education and natural science requirements for the associate degree.
Units which cannot be applied in this manner will be considered
as elective units.
Also, veterans may receive credit toward the associate degree for training
received in military service schools. Such training must be documented
by a certificate of completion issued by the military school from which
training was received. Students must complete a minimum of 12 units
of coursework at Cañada with a grade-point average of 2.0 or above
to qualify for this credit.
In addition to the academic standards outlined in the paragraphs above,
veterans receiving educational benefits will be subject to the following
academic standards for continuing eligibility:
• Must maintain a minimum of at least a 2.0 (C) overall grade point
average in all course work attempted.
• Veterans whose overall grade point average falls below 2.0 (C)
will be given a maximum of two semesters to correct the academic deficiency and bring the overall grade point average to at
least the 2.0 (C) minimum requirement.
• Veterans whose overall grade point average remains below 2.0
(C) for more than two semesters will be allowed to pursue their
educational goals but will not be certified for educational benefits
until such time that the overall grade point average is at least 2.0
(C) or higher.
Workability III
The Workability III Program (WAIII), located in Building 5, Room 207,
is a Federal/State funded partnership between Cañada College and the
California State Department of Rehabilitation (DR). WAIII offers the
following services in a supported environment: vocational assessment and
evaluation, skill building and employment preparation, job development
and placement, job coaching and counseling. Program participants
must also be clients of DR. WAIII staff will refer students not already
affiliated with DR. For further information about the WAIII Program,
please call 306-3258.
26 ♦
STEPS TO YOUR
SUCCESS AT CAÑADA
Admission ............................................................27
Assessment/Placement......................................28
Counseling ...........................................................29
Registration ..........................................................30
Grades and Academic Standing .......................31
Credit by Exam....................................................34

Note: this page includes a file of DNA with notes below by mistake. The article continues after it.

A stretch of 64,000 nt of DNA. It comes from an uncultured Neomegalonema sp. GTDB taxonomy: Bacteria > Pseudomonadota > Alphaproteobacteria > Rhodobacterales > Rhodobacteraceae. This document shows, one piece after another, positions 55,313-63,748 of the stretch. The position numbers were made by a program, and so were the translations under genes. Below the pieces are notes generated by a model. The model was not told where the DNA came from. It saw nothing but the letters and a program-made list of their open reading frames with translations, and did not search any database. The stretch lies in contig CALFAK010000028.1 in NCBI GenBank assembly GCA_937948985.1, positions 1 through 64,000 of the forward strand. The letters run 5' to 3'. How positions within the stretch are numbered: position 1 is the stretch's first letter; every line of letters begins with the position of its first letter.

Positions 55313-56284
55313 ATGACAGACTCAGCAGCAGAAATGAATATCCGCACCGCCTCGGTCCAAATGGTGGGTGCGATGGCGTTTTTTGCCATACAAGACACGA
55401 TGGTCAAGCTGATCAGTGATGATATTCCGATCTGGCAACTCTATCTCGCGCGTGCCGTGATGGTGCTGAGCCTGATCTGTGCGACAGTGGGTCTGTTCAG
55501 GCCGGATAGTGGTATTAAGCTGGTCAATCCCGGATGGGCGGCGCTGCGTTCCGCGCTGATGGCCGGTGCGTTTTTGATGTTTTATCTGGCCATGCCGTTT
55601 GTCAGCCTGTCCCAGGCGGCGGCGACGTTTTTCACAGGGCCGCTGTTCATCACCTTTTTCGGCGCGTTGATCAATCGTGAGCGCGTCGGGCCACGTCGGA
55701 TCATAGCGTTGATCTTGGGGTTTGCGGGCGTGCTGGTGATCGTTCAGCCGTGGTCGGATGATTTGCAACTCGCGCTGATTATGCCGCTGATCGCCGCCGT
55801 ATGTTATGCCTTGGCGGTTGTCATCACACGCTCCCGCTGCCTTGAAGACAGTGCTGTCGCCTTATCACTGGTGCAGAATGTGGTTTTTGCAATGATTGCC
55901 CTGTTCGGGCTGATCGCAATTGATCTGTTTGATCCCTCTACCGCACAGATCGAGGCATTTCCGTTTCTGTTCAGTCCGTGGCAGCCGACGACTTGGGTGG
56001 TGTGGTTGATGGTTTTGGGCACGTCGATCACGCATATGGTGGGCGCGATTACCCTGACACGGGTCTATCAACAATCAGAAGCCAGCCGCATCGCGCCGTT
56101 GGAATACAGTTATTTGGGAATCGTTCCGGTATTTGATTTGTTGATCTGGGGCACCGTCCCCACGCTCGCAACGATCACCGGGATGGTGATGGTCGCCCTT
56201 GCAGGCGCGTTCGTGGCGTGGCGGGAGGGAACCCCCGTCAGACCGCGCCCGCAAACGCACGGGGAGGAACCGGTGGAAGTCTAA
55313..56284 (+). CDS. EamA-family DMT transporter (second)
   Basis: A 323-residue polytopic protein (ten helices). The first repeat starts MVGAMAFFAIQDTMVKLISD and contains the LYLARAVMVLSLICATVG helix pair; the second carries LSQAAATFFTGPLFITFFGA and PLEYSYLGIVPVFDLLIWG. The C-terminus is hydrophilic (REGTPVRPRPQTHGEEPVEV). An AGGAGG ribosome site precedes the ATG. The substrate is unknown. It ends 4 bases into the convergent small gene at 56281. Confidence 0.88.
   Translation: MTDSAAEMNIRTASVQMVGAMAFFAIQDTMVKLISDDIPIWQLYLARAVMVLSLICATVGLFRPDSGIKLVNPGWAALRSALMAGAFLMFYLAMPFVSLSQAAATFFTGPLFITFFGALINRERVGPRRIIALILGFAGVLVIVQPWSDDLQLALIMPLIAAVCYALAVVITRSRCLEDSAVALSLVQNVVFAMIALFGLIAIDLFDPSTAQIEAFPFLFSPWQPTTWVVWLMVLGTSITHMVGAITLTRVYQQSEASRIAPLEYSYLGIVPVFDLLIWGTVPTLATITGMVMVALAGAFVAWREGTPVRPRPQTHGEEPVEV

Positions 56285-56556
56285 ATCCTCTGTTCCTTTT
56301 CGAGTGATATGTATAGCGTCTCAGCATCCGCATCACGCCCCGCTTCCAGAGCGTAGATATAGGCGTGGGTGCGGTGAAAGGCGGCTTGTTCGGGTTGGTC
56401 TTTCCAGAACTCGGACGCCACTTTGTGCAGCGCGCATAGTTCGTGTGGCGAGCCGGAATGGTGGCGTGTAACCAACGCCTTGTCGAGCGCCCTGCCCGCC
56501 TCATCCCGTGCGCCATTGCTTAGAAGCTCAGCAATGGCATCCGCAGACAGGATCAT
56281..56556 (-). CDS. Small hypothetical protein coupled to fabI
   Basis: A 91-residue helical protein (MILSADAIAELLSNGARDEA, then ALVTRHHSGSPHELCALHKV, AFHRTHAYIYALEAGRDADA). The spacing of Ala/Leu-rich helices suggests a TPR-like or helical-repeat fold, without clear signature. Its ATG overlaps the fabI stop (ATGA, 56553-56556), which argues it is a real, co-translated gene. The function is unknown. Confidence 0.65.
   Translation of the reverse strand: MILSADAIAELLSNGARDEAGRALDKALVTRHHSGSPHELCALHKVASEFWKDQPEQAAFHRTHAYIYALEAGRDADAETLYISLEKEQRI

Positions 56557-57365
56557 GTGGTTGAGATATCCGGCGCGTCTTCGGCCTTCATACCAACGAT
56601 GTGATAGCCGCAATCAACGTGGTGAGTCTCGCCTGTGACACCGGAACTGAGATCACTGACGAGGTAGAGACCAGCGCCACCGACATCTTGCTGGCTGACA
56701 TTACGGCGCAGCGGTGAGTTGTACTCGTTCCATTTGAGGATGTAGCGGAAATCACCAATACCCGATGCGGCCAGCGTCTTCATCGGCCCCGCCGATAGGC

STEPS TO YOUR SUCCESS AT CAÑADA - ADMISSION
ADMISSION
(Información en español está en la pagina 14.)
The Admissions and Records staff assists students with the following
services: application for admissions, registration in classes, transcript
requests, readmission from dismissed status, evaluation for graduation
with Associate of Arts (AA) or Associate in Science (AS) degree,
evaluation for certificate programs, General Education certification for
California State University, Intersegmental General Education Transfer
Certification (IGETC), processing transfer credits from other colleges,
enrollment verifications, veterans benefits, International Student (F-1)
admissions, high school concurrent enrollment, and cross registration
with CSU and UC Berkeley Concurrent Enrollment Programs.
Eligibility Requirements
Residency Determination
A California resident, for purposes of attendance at a community
college, is a person who is eligible to establish residence and who has
maintained physical presence in the state for at least one year and one
day immediately preceding the first day of classes with the intention
of making California his or her home. The burden of proof to establish
residence is on the student.
California Residents
Any California resident applying for admission to Cañada College must
meet one of the following qualifications:
• Be a graduate of a high school.
• Be a non-high school graduate, 16 or 17 years of age, who has in
his/her possession at the time of registration one of the following:
- Formal certificate from California State Office of Education
which indicates the student has passed the High School Proficiency Examination.
- G.E.D., California High School Equivalency Certificate,
with an average of 55 or above on all tests and a score of at
least 50 on each test.
- A formal, written document from the student’s high school
district indicating he/she is exempted from any further high
school attendance.
• Be 18 years of age or older and, in the opinion of the President